**Adding and subtracting two vectors (Graphical Method):**** **

When we add two vectors and by graphical method to get , we take vector , put the tail of on the head of .Then we draw a vector from the tail of to the head of . That vector represents the resultant (Figure 4). I leave it as an exercise for you to show that . In other words, show that vector addition is commutative.

Let us try to understand that it is indeed meaningful to add two vectors like this. Imagine the following situations. Suppose when we hit a ball, we can give it velocity . Now imagine a ball is moving with velocity and you hit it an additional velocity . From experience you know that the ball will now start moving in a direction different from that of . This final direction is the direction of and the magnitude of velocity now is going to be given by the length of .

Now if we add a vector to itself, it is clear from the graphical method that its magnitude is going to be 2 times the magnitude of and the direction is going to remain the same as that of . This is equivalent to multiplying the vector by 2. Similarly if 3 vectors are added we get the resultant . So we have now got the idea of multiplying a vector by a number *n** *. If simply means: add the vector *n** *times and this results in giving a vector in the same direction with a magnitude that *n** *times larger.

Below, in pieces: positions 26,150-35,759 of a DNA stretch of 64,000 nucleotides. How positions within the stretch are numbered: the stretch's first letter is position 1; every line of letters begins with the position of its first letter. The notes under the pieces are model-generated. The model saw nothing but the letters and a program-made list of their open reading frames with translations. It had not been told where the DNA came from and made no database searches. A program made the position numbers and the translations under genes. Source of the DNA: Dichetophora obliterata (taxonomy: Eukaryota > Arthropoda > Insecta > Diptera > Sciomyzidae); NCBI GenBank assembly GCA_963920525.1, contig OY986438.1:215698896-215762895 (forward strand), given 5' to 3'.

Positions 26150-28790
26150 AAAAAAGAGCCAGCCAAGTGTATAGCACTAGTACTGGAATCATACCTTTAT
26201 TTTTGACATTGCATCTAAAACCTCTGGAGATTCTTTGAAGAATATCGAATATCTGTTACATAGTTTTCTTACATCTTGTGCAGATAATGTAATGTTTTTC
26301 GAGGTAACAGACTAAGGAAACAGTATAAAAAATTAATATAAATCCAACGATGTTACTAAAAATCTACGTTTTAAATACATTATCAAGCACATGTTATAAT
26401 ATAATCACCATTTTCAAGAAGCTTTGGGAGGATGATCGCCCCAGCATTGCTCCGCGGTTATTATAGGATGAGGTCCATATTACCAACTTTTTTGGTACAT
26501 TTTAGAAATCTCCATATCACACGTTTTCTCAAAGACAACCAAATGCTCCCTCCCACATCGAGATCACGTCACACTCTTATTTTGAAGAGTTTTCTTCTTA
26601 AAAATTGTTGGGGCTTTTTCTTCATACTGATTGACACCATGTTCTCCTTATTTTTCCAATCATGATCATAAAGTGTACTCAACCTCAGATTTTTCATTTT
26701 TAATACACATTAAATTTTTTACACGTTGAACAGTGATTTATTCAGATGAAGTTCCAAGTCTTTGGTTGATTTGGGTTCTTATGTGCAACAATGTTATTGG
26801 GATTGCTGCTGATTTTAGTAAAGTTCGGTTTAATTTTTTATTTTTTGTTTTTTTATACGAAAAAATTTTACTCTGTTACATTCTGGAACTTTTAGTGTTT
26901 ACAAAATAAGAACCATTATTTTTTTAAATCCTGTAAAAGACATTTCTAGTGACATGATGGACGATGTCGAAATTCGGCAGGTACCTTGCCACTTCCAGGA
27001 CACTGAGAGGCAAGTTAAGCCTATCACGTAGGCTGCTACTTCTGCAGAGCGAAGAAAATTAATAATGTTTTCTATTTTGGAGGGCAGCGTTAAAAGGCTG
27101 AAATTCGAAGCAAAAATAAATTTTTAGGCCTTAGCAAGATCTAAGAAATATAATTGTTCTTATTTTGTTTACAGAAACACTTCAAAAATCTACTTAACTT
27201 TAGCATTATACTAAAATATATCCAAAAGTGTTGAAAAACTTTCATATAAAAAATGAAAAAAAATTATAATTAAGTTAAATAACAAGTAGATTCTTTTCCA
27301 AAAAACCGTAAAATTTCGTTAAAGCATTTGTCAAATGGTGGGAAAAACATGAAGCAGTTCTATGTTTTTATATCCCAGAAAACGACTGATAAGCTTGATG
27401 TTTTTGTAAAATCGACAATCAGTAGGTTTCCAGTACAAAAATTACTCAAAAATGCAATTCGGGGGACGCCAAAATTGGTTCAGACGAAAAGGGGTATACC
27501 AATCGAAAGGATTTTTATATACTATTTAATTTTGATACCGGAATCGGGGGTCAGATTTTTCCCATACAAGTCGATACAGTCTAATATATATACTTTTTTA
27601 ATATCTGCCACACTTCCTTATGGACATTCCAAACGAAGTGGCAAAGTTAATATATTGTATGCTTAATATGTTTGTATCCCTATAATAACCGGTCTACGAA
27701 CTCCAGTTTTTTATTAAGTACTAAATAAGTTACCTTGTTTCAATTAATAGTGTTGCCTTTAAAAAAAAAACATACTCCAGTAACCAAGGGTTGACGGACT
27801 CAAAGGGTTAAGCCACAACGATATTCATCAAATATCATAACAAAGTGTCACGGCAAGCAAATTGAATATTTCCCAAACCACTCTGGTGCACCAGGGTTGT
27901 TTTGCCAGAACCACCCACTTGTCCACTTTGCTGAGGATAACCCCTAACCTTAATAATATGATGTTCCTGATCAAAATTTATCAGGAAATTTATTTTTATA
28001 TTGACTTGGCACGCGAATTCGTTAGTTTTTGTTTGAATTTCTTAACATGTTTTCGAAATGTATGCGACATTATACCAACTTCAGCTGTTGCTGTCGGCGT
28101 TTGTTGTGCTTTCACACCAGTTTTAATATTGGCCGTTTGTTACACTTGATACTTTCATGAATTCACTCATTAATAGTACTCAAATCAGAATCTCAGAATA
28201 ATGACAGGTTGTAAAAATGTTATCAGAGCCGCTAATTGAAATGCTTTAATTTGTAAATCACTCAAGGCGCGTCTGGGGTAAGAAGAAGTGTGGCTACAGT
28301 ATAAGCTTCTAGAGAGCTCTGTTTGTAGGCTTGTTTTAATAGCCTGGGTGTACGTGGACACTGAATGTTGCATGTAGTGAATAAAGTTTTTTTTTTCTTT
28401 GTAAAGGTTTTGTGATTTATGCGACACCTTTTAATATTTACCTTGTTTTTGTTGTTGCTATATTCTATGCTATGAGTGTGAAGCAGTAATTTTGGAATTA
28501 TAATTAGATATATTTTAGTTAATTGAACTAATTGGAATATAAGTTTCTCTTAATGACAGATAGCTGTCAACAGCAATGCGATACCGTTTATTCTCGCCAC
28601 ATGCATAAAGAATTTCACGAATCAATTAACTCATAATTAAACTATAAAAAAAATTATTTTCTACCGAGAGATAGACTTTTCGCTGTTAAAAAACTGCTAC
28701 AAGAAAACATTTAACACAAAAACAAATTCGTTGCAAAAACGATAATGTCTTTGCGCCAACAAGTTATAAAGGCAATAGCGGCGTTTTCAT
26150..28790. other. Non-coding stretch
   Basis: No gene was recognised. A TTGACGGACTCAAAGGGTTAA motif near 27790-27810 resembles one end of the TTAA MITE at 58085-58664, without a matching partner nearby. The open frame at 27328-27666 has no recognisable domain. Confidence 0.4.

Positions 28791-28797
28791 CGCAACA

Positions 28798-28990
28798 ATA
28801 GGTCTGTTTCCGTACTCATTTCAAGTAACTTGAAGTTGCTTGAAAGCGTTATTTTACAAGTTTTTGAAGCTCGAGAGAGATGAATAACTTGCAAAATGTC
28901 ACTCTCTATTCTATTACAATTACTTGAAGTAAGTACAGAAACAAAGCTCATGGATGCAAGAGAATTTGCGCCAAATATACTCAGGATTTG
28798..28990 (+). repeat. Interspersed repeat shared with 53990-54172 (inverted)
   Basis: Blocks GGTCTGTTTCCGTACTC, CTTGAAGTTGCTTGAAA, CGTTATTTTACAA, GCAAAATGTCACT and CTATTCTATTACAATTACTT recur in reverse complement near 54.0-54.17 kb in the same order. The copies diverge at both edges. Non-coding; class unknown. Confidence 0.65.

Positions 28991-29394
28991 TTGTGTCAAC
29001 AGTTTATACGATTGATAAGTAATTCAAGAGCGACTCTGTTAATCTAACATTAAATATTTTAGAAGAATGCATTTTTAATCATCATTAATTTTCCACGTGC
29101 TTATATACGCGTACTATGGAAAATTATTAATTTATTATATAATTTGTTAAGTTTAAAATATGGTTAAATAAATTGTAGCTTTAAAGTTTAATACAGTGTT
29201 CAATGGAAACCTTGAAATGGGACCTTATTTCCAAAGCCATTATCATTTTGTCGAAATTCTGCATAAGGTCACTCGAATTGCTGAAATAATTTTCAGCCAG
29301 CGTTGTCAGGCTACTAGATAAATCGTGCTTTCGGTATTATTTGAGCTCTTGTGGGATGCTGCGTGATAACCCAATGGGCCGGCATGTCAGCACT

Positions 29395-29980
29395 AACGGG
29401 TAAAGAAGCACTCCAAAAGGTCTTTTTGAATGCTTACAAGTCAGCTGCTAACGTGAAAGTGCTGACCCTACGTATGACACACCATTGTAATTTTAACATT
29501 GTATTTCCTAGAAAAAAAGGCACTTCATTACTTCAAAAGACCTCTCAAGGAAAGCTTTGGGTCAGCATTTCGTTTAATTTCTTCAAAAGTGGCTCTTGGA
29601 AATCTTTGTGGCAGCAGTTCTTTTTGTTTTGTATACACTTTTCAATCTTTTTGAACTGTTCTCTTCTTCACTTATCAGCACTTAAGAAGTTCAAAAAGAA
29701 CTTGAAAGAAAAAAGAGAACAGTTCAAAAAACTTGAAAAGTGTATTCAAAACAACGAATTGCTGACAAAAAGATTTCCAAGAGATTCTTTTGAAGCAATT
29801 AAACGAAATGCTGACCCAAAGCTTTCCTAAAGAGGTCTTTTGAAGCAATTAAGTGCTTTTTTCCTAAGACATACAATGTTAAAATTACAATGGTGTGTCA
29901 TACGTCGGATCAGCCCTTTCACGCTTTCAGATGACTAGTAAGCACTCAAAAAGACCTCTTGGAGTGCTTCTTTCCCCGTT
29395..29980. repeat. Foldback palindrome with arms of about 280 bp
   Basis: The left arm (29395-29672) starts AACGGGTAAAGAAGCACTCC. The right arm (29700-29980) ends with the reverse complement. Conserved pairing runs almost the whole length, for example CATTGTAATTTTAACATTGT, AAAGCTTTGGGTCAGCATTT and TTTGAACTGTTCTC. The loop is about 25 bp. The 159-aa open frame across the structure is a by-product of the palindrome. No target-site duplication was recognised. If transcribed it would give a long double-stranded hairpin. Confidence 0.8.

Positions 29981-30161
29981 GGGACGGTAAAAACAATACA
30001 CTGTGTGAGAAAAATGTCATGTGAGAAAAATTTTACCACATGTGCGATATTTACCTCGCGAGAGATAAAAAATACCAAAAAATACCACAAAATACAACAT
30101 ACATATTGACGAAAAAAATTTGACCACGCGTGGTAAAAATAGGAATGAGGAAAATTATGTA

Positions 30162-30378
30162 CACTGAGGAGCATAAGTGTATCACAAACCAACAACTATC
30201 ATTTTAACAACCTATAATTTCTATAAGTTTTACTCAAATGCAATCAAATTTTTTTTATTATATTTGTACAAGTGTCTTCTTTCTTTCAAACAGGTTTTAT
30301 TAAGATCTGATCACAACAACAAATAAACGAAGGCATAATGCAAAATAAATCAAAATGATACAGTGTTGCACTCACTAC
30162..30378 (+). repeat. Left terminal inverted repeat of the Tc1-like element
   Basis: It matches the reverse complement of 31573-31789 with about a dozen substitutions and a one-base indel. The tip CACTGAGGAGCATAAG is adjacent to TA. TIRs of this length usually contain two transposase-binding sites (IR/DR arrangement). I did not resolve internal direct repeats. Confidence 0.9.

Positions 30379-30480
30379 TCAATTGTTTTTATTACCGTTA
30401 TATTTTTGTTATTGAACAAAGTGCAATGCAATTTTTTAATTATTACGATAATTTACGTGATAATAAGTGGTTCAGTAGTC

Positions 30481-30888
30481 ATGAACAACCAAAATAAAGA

You may now ask: can I multiply by a negative number? The answer is yes. Let us see what happens, for example, when I multiply a vector by -1. Recall from your school mathematics that multiplying by -1 changes the number to the other side of the number line. Thus the number -2 is two steps to the left of 0 whereas the number 2 is two steps to the right. It is exactly the same with vectors. If represents a vector to the right, would represent a vector in the direction opposite i.e. to the left. It is now easy to understand what does the vector represent? It is a vector of the same magnitude as that of but in the direction opposite to it (Figure 5). Having defined , it is now easy to see what is the vector ? It is a vector of magnitude in the direction opposite to .

Having defined , it is now straightforward to subtract one vector from the other. To subtract a vector from , we simply add to that is . Thus to subtract vector from graphically, we add and . This is shown in figure 6.

Again I leave it as an exercise for you to show that is not equal to but= – . We now solve a couple of examples.

Last Updated: Wednesday, November 4, 2009

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